Yarrowford and Melrose, Scotland
We were able to sleep in ‘til 8:30 for 9:30 breakfast call and a 10:30am departure for Yarrowford and the Sheep Dog/Sheep Shearing demonstration. Bobby Dalziel. Bobby is a 6-time National Champion and a 3-time International Champion. He will soon be competing with Joe and Spot for the World Championship. If he wins, he’ll hold the record for the Sheep Dog Herding 'triple crown'.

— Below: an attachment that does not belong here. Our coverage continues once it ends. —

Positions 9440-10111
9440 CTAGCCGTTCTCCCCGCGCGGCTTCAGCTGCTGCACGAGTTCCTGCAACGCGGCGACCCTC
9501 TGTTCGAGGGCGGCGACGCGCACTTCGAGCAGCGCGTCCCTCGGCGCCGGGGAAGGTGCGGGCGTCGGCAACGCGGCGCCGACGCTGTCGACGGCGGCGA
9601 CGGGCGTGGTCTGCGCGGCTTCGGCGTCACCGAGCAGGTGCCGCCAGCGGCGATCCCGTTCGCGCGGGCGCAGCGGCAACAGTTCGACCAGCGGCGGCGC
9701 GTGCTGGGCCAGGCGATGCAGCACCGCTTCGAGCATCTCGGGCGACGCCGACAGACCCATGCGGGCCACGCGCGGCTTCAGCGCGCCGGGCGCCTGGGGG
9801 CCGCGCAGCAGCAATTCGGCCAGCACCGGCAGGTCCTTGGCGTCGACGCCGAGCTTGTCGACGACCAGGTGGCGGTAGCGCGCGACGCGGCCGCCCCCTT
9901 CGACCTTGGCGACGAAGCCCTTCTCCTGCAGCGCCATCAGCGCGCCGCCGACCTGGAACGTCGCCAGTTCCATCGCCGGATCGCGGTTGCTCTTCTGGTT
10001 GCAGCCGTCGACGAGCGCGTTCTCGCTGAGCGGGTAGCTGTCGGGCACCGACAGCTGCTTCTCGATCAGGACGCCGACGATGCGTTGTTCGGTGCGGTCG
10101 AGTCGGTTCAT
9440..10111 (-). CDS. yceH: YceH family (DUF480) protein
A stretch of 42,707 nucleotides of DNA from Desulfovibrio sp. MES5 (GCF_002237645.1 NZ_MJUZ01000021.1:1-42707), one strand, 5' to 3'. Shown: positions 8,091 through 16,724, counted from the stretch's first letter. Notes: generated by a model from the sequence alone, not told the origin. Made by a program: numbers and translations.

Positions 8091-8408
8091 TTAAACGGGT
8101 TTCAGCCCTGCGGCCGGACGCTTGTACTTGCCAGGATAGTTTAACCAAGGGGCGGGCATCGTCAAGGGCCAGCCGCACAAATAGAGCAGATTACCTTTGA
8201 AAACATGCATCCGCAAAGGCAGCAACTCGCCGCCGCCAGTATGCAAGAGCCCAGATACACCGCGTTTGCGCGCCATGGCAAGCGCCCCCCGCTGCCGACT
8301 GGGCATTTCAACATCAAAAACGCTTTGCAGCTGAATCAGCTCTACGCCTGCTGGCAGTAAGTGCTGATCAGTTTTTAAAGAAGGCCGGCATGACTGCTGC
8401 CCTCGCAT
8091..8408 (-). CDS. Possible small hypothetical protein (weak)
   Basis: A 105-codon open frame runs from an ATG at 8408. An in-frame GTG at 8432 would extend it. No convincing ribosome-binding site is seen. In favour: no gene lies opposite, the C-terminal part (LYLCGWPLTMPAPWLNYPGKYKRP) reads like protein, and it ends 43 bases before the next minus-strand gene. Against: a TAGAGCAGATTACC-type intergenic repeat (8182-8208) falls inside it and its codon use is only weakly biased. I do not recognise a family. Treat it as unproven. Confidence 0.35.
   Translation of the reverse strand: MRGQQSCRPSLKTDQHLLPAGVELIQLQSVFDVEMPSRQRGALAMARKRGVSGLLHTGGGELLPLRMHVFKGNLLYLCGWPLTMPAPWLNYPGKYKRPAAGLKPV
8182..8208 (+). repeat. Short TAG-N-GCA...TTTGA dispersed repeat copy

John sheared a couple of sheep for us. He eschews modern technology. Rather than using the electric clippers he prefers to use hand shears but prefers slightly more modern scissor-like shears. John first had to cut into the fleece around the sheep’s neck. He said it was like rope and really had to cut in to release it. He then expertly clipped row after row. Apparently there is a gap of about an inch between the sheep’s skin and the densest fleece where it is softer and the guide for the shearer. Within about 5 minutes, he had the fleece cleanly removed. There was also a Texel fleece. Laurie pulled some locks from both fleeces and washed them. The results were astonishing - white, white fiber ready for carding. She drafted and twisted them and made a wee skein.After lunch, we went to Melrose to tour the Abbey and then to visit Abbotsford House, the home of Sir Walter Scott. The Abbey had beautiful lines and was surprisingly well preserved considering it was about 1000 years old. There are lots of gargoyles including a pig playing the bagpipes. I particularly liked the tombstone with a skull and crossbones on it. And another view of the Abbey.After that, I walked around the block finding two uninspiring yarn shops. Then we were taken to Abbotsford House. We had very enthusiastic guide who, every time he mentioned ‘Scotland’ would thump his chest over his heart. We were fortunate to tour the house because in mid-September, it will be closing for 18 months for a huge restoration/renovation project. There were many interesting artifacts including the cross Mary Queen of Scots had in her hand when she was beheaded (a process which evidently took a while and was very gruesome for the lookers-on). High up on the wall of one of the rooms with battle memorabilia and armour was the Douglas shield, the clan from which we Inglis' are descended.- We then walked around the beautiful gardens.